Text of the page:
You might not agree that these rationale are serious enough to justify a ban on bikes–that’s fine; but you cannot say that wilderness proponents do not offer reasonable rationale for excluding bikes.
JB, Just revisiting this thread and realizing you didn’t get a direct response to your thoughtful post.
First, I’ll stick by my assertion that the various topics/criteria you mentioned are not rationale for the EXCLUSION of bicycles, they are rationale for the MANAGEMENT of bicycles. Human-caused Wildfire causes far more damage and devastation to natural areas than bicycles ever can or will, but do we entirely and permanently ban fire making equipment (or the people who carry it) from the land? No, but we do manage fire with a range of tools, regulations and policies.
Regarding the “solitude” mentioned in the WA, every visitor, regardless of their mode of transportation, reduces the solitude of every other visitor. Bicycles on backcountry trails generally travel somewhat faster than foot travelers but the differences are not as dramatic as many people like to assert. Non-bicycle users have a range of walking, running and skiing speeds. Based on the posted times/distances and GPS data I’ve seen, backcountry cyclists seem to average speeds 2-3 mph faster than hikers.
So, yes, that can mean that a cyclist may pass (in the opposite direction) more hikers than they would if the cyclist were walking. Result: solitude compromised. On the other hand, if traveling in the same direction, that cyclist pedals both to and away from hikers relatively quickly, leaving greater solitude for the hiker. Just this week, my Wilderness solitude was compromised more by fellow hikers than it would have been by a cyclist because the other hikers and I were frequently leapfrogging along in the same direction.
Equestrians rely primarily on the stamina of their animal, which can also “refuel” in the field (to some degree) and are also capable of carrying a far greater load of supplies than a cyclist can. And equestrians can and do have relatively long residence times in the backcountry. That increases their interference with the solitude of others.
You assert that cyclists are more prone to injury and therefor represent higher public cost for search and rescue. Maybe. Or not. I’ve never seen any statistics with clear relevance to backcountry cycling. Please share. But even so, what is the optimal level of injury and search/rescue cost that you’d like to set? Obviously, we have been rescuing or retrieving hikers for centuries. Shall we ban all hikers entirely and permanently from the land?
I assume from your post that you do acknowledge the legitimacy of the arguments I’m offering, but I’ll reiterate my underlying point: You write, “but you cannot say that wilderness proponents do not offer reasonable rationale for excluding bikes.” Yes, I can and I just did. What I cannot say is that wilderness proponents do not offer reasonable rationale for MANAGING bikes.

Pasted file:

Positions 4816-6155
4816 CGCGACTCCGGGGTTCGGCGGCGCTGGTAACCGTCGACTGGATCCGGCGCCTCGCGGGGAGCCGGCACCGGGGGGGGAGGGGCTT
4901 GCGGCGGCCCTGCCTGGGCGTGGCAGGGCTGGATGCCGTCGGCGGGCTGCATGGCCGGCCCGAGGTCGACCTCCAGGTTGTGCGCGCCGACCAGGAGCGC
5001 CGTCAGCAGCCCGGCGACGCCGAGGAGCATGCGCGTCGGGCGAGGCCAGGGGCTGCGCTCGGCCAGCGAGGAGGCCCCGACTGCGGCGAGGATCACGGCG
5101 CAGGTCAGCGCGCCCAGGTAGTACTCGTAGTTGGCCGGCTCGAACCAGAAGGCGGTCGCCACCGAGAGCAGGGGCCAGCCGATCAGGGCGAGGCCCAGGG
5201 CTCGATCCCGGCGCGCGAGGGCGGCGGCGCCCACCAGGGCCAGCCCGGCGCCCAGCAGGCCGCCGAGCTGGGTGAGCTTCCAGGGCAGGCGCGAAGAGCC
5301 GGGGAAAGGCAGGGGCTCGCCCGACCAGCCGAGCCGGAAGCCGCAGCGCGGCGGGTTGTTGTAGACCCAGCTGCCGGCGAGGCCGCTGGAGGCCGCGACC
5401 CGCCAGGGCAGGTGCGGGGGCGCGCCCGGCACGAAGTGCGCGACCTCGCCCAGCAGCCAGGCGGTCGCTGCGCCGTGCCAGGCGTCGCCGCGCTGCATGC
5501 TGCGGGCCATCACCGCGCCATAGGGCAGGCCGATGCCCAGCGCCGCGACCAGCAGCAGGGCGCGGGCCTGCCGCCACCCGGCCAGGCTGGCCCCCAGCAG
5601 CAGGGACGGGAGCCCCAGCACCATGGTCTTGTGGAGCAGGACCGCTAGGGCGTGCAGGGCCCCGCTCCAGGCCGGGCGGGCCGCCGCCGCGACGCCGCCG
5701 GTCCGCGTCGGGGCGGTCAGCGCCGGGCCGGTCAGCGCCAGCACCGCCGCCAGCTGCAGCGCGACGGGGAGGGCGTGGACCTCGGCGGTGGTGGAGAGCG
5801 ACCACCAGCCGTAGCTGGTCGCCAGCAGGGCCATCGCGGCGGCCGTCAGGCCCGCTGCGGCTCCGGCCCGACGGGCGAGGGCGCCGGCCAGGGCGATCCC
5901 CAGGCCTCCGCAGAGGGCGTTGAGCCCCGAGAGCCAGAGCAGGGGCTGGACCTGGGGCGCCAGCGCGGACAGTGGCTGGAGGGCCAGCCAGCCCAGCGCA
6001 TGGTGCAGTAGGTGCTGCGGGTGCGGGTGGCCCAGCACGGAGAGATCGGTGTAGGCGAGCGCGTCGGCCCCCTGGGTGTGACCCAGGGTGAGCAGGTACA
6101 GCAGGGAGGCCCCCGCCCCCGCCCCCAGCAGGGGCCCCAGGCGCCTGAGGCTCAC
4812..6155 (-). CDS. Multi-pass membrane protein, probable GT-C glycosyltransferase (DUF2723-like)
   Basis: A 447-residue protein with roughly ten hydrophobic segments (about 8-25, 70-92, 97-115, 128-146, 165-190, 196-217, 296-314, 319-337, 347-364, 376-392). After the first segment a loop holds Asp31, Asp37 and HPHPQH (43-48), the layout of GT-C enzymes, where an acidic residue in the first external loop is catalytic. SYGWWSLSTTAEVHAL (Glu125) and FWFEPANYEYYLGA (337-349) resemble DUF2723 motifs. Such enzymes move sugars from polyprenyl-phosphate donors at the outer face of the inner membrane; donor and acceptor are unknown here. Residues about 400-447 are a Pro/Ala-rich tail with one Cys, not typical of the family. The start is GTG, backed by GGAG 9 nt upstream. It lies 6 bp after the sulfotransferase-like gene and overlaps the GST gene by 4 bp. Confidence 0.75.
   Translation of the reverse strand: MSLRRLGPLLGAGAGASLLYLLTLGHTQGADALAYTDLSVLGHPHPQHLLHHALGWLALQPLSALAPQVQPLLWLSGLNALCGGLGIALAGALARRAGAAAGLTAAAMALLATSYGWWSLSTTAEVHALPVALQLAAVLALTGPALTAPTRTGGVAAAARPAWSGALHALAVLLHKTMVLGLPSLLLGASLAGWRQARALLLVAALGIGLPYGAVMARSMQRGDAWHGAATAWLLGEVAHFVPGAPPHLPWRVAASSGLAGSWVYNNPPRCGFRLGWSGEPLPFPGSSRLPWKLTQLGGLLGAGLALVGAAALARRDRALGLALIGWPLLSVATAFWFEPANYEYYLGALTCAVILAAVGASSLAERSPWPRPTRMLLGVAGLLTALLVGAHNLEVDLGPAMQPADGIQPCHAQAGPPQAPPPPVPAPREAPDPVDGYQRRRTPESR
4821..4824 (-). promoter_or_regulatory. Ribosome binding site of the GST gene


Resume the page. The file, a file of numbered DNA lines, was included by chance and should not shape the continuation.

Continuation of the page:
Timely article. A bit more about the Shoshone’s biking mgmt. proposal http://www.wyofile.com/column/shoshone-national-forest-plans-close-add-mountain-bike-trails/
Here’s a balanced article from another little environmentally-minded publication: http://www.nationalgeographic.com/adventure/features/bikers-paddlers-wilderness-conservation/
Written 12 years ago:
I’m willing to give up access to undeveloped wilderness for the sake of keeping it as habitat for wildlife and to protect it. Just to ‘know it is (still) there’. Can we really justify taking more away from bears and other wildlife, and the inevitable conflicts that will result, where it won’t be the human who has to pay the price? I can’t.
The thing of it is, when will enough ever be enough? I think it was rork who said despite more trails for mountain bikes, there are still those who are going off trail. It’s like raising the speed limit; there will always be those who won’t abide by it, whatever it is.
Wow. Almost a thousand words in that essay and Mr. Wuerther didn’t present even one fact-based, empirical reason to exclude bicycles from the public land. Rest assured, if bicycles caused disproportionate ecological impact as implied by Mr. Wuerthner, or were not already established as a readily manageable use on public trails, Mr Wuerthner would be citing his sources. Instead, his essay is the same old fear-mongering and obfuscation he has been relying on for decades.
Mr. Wuerthner employs a host of familiar tricks and fallacies in his effort to preserve our public lands exclusively for his personal form of outdoor recreation. By intentionally conflating unauthorized trail use by outlaw visitors with the legitimate complaints of cyclists who opine that new Wilderness designations have locked them out of trails that they had been sharing and maintaining successfully and sustainably alongside other trail users for many decades, Mr. Wuerthner is employing a type of muddled hate mongering that has become all too familiar in our national culture.
Mr. Wuerthner asserts that “there is virtually no push back from conservation groups” when mountain bike advocates promote more bicycle trails and access. That statement alone is so fundamentally ignorant that it should disqualify Mr. Wuerthner on this topic.